An anonymous commenter going by the descriptive name “anonymous” has a good comment on my post about an improving Adweek…it is so good, despite disagreeing with me, that I just had to post about it, not to attack it but to clarify my own position.
I will do this line-by-line.
Meta message: I do not believe that Adweek has overtaken AdAge, has made AdAge irrelevant, is super-duper awesomer in every way than AdAge. I do believe, however, that Adweek has gone from being a total disaster to being a magazine that I feel like I have to read. And it has been a long time since I felt like that.
Now on to the comment:
Trying to land a gig at Adweek?
No, but even I can be bought. Cheaply.
Your perceptions don’t gibe with reality. Adweek writers engage in the blog experience? Yes, but usually to defend the franchise when their publication is rightly criticized.
True that perhaps most times they comment it is to defend themselves, but I have found that, especially compared with AdAge, they are more often commenting and much more polite and constructive when they do.
The Adweek guys ask how they could get better, the AdAge guys call you names and suggest that you are a hack…which may be true in my case, but is still bad form to actually say.
Ad Age not only engages the blog experience, they’ve also enhanced it, with their own blogs as well as things like the Ad Age Power 150.
There is a good argument to the AdAge blogs being a better engagement with the blog experience, but I have two issues with the way they manage the blogs. First, their blogs are all written by big names who write so rarely and irregularly that it’s really nothing more than a digital guest column (even guys like Armano are doing nothing more than running their content on AdAge.com). Second, the registration process for commenting on a post is even worse than Agency Spy’s and is therefore unusable.
I do think that the idea is salvagable and I do think that AdAge has clearly been exploring the best way to be successful online and therefore, because my point was not that they are terrible but that Adweek is relevant again, I will give them points and appreciation for experimenting.
As for the Power 150, I have a serious issue with it based on their unwillingness to actually e-mail me back about how to get on the list…it’s to the point now that, should they want to include me, I am going to get all Groucho Marx about being in a club that would have me and tell them to fuck off.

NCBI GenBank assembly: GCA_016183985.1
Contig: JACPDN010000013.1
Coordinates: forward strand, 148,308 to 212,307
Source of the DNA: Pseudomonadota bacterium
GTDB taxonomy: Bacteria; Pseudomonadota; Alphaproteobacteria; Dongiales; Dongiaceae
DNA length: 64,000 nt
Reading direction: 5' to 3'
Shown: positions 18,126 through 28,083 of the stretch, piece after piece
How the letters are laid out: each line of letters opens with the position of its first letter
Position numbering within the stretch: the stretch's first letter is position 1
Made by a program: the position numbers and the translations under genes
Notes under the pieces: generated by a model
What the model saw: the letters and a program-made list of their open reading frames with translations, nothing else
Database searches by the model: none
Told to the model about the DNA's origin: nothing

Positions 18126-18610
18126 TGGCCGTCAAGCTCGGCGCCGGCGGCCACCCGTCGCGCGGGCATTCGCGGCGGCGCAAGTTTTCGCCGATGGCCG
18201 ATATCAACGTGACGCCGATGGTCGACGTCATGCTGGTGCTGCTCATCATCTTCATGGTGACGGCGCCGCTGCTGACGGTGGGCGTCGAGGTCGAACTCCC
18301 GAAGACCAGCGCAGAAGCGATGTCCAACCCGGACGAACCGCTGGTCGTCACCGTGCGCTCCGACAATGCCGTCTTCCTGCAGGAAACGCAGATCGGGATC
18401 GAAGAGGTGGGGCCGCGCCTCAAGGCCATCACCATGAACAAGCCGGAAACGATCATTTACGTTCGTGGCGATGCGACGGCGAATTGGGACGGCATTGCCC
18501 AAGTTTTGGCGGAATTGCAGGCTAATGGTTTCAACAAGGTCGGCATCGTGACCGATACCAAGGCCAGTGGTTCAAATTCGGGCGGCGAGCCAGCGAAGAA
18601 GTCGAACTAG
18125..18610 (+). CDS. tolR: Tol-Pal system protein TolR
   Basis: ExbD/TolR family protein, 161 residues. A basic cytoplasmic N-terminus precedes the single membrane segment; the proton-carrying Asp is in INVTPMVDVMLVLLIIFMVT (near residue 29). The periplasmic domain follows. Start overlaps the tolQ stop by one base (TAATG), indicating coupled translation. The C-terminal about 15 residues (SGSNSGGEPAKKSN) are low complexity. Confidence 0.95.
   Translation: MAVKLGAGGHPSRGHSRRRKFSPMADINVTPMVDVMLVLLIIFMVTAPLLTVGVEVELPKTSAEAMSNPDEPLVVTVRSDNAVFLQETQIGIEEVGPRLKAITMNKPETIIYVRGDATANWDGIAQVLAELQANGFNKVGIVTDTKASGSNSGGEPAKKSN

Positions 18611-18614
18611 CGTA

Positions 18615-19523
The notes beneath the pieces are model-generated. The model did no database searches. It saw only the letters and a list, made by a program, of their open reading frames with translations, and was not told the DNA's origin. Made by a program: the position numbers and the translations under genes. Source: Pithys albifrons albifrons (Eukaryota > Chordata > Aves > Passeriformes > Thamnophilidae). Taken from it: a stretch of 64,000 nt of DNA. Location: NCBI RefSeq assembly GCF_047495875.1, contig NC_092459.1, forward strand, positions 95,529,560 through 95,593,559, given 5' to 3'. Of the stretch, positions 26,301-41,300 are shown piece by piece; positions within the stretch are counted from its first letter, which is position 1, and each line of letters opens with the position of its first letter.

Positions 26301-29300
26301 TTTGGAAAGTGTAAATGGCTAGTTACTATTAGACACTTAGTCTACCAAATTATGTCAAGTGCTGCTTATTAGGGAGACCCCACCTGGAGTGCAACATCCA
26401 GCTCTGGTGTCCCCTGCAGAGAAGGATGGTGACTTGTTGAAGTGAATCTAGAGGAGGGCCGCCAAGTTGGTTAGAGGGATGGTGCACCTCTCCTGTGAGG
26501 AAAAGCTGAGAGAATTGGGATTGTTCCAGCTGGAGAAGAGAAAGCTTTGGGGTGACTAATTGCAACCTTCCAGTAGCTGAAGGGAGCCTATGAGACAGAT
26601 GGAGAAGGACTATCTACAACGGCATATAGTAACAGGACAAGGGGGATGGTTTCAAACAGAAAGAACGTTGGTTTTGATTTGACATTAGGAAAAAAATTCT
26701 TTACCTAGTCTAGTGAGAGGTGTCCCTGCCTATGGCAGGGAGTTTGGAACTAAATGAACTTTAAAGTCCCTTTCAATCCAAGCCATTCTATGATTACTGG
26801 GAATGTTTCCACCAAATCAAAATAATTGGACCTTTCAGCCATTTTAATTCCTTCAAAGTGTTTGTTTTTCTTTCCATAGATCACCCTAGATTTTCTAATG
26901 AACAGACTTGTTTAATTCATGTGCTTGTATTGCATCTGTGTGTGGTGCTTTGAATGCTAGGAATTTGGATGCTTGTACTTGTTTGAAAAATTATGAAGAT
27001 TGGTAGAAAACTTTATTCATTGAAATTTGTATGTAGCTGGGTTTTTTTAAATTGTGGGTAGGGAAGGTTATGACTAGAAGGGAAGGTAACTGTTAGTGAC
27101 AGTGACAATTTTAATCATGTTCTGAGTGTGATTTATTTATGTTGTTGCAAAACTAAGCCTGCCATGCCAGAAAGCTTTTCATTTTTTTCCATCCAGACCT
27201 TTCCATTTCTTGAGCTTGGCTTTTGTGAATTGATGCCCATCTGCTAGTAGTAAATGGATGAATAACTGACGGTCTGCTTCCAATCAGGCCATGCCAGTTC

Adweek is moving its content beyond a digitized print version? When’s that gonna happen? Ad Age allows visitors to comment on virtually every story. Adweek barely accepts emails.
It is such a process to comment on AdAge that I would almost rather they just don’t let you. But again, you have a point that AdAge is farther ahead on this…I was more talking about something like the IQ newsletter which is a great aggregator of top content and is something that a journalist should do: separate the wheat from the chaff and aggregate information.
And much of the Adweek content is nothing more than press releases and Nielsen PowerPoint presentations.
I totally agree with you. It’s their biggest downfall and it drives me up the wall.
Yes, Ad Age still has a lot of old school columnists, although they cater to the old school dinosaurs still in the business. Adweek has just as many contributors teetering on the edge of irrelevance. The next insight to be found from, say, Mark Wnek will be the first.
True. I guess I just dislike the AdAge columnists more…it’s a matter of taste though.
It’s pretty clear that Ad Age has a much better grasp on where the industry is heading. They did, after all, publish an entire issue devoted to digital earlier this year. Sure, Morrissey’s a smart guy; but he hasn’t shown significantly more savvy than Matthew Creamer.
To go to my meta message, I wasn’t saying that Adweek had made AdAge irrelevant, I don’t believe that it has by any stretch, but rather that it is now relevant itself.
AdAge is still top of the heap in my estimation.
Yes, there are Adweek writers on Twitter; but do you really even connect those efforts with Adweek? I thought it was just those guys doing things on their personal time.
It may just be me, but I think that their Twitter feeds are pretty interesting, especially during big industry events like Cannes where you get the news from that milieu but from someone outside an agency and with a different perspective.
…Your dismissal of Ad Age, as well as your vision of Adweek’s resurrection, is pretty peculiar. Are you sure you haven’t accidentally been reading back issues of Adweek from the early 90s?
Back to my meta message, I was not trying to dismiss AdAge. It is still the leading trade. It’s just not the only trade that I feel I have to read anymore.
Adweek in the early 90s was on a roll.
Don’t get me wrong. I used to love Adweek, and would be happy to see them rise like the proverbial phoenix. Plus, they do have a small group of people who remain top-flight professionals. But honest to God, they actually reflect the advertising industry in that their organization has assumed a BDA stance. That is, a conglomerate has bought them out and brought corporate thinking and mandates to the enterprise.
I never said that they were perfect, just that they were rising. I still think that they are rising but there is still somewhere to go.
Unless they really are turning into a BDA…then they’re screwed.